You walk through the door and the rather shabby exterior is instantly forgotten. The panels have been removed to reveal the airframe itself with a lot of the original electrical and hydraulic trunking still in place. The space is cavernous! The floor has rather been painted as a runway. There is various seating and tables but all continue the theme and everything combines to create a glorious, industrial-style design. The large glass table down the middle looks as though it was created from an aileron and whether the table legs are actually salvaged aircraft parts, or cleverly designed to look like they are, it really works for me!
The chairs and tables were all absolutely sublime!
Looking the other way, the cafe counter is on the left, way off in the distance, and the staircase that takes you up to the famous upper deck takes centre stage!
The counter itself was superb and as you can see, was made up of spare window panels and cleverly backlit! The hanging, central split aircon units whilst not being original of course, just added to the whole, futuristic and industrial scene! I must add, they were working hard. It was actually bloody freezing!
I'm sure you're wondering what this is. It is located right at the rear of the aircraft and normally this space would be hidden by a very strong bulkhead to create a barrier between the pressurised cabin and the unpressurised area in which the APU (Auxilliary power unit) would have sat. This has been so well done and proves that machinery truly can also be an art form!
At the front end, they really had gone for art and built this amazing interpretation of a jet engine where the normally boring front bulkhead used to be. Another perfect Instatunity!
The funny thing was that it reminded me of fictitious Steampunk but yet this is a modern jet aeroplane and the whole interior is totally genuine!
Let's go Upstairs....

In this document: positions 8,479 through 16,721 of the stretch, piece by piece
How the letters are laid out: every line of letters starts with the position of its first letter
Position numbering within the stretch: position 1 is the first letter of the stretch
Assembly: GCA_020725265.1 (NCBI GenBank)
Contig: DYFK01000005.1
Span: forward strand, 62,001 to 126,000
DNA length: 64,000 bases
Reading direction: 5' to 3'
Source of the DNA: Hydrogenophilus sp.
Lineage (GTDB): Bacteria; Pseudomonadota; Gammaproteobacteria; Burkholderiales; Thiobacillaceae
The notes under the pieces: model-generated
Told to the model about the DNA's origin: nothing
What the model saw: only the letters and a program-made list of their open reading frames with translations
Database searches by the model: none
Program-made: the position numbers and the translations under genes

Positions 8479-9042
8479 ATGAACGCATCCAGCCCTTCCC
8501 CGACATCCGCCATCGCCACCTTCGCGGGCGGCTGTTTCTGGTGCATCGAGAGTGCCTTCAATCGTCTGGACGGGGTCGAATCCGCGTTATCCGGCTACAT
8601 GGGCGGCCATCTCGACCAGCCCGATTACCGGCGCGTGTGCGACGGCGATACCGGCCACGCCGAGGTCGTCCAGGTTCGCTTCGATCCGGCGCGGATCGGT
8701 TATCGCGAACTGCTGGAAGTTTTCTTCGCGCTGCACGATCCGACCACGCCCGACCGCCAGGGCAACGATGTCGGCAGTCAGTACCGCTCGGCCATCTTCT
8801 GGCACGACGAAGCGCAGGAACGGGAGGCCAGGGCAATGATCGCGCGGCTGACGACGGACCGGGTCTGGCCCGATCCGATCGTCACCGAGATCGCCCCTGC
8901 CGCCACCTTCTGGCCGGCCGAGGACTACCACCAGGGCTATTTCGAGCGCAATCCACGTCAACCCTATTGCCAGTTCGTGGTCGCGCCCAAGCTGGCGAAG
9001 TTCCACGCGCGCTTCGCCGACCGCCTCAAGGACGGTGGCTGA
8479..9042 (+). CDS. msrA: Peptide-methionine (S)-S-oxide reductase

Now it's all getting a little exciting, I have never been up the magic stairs on a 747 before and of course, I knew I wasn't going to get the business class experience, I was going to sit in the Captain's chair...
Upstairs was simply a table and some seating but the holy grail was beckoning!
Look how high up the pilots sit!
Finally, the flight deck and the first thing to mention is that it's all genuine. The displays have pictures overlaid on them but the dials, knobs and levers were all as they were when it was flying. You could really turn the knobs and the control yokes could be turned and pushed and pulled and the pedals could be pressed! All the labels were intact and it was fascinating to study the bewildering array of controls!
It was strangely a mix of very heavy duty vintage-looking flight controls and modern electronics and technology all placed into a very utilitarian scene. No 'fly-by-wire' when this girl was built, the yokes moved lever and rods which are connected to actuators and then hydraulics do the final movement.
See this next picture, as the kids upstairs were moving the yokes around, you could see the linkages that once would have run the whole length of the aircraft to the rudders and flaps.
Not the best photo in the world but the lighting was difficult and I was so excited I was trembling lol
I'm glad we visited when we did. I am sadly sure that if I come back in a few months, half of these units will have been unscrewed and robbed. This stuff fetches a fortune on eBay and AV Geeks will do anything to get old aircraft parts. The picture I forgot to take was the pilot's ashtray which wasn't even screwed in, neither was the flight deck printer. Even the control knobs and switches could easily be removed as mementoes and so I got to fiddle around on the complete thing!
Engine 1 rolled back, 2 and 3 on full thrust and engine 4 can't make up its mind! The wife was driving at this point!
I am so regretting not taking more pictures but I was just too busy examining what everything did and enjoying the whole experience of trying to imagine what it must be like sitting up there in charge of 450 lives, 400 000kg of technology with a value of over $300million USD! No pressure then!
So back downstairs...
and a quick trip out onto the wing, and this time, they'd gone full-on health and safety with a railing stopping the selfie-takers falling off the wing!
A view down the wing!
Err. The food and Drink Part?
Sorry, I almost forgot! Well, there wasn't really any food. They used to do a range of meals but that got put on hold so there was just the usual fayre of Iced teas and coffees and 'Italian' sodas. To eat, there were a few pieces of rather unappetizing cake in the cool display unit but we didn't bother so it was a quick cappuccino for me and a Chai yen for the wife!
You wouldn't come here just for the drinks, although for all the nomads, it's a fabulous workspace in a handy location.
It closes at seven and as night fell, it was time to go. The plane had all her lights on and the engine cowls had been given a ring of LEDs to make them glow as though they were firing...